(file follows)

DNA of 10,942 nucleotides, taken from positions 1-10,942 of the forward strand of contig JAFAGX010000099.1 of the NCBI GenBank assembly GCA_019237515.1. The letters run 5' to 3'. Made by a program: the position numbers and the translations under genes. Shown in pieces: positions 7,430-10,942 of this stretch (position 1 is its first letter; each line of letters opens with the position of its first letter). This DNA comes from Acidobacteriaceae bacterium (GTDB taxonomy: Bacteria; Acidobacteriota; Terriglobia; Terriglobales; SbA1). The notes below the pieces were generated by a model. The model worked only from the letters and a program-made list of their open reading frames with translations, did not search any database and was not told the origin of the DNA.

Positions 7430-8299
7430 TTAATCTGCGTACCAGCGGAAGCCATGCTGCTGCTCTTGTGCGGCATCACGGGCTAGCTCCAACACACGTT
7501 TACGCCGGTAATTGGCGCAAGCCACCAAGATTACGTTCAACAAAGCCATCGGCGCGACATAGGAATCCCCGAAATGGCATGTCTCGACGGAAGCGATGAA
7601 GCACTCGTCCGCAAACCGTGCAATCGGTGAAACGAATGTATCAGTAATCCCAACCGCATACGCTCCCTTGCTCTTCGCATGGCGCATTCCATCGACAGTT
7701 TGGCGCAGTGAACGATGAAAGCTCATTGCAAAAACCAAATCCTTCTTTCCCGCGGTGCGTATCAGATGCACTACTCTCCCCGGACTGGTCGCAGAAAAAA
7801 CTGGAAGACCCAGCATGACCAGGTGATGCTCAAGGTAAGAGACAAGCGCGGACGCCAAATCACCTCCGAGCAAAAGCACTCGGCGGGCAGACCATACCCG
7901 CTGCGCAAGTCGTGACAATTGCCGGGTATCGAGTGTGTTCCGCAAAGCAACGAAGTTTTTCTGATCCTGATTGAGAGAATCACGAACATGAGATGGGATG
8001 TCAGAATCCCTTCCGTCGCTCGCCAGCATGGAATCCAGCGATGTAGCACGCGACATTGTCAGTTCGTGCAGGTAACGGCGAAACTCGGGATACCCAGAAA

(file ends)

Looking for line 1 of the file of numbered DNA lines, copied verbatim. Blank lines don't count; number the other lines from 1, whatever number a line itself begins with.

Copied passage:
DNA of 10,942 nucleotides, taken from positions 1-10,942 of the forward strand of contig JAFAGX010000099.1 of the NCBI GenBank assembly GCA_019237515.1. The letters run 5' to 3'. Made by a program: the position numbers and the translations under genes. Shown in pieces: positions 7,430-10,942 of this stretch (position 1 is its first letter; each line of letters opens with the position of its first letter). This DNA comes from Acidobacteriaceae bacterium (GTDB taxonomy: Bacteria; Acidobacteriota; Terriglobia; Terriglobales; SbA1). The notes below the pieces were generated by a model. The model worked only from the letters and a program-made list of their open reading frames with translations, did not search any database and was not told the origin of the DNA.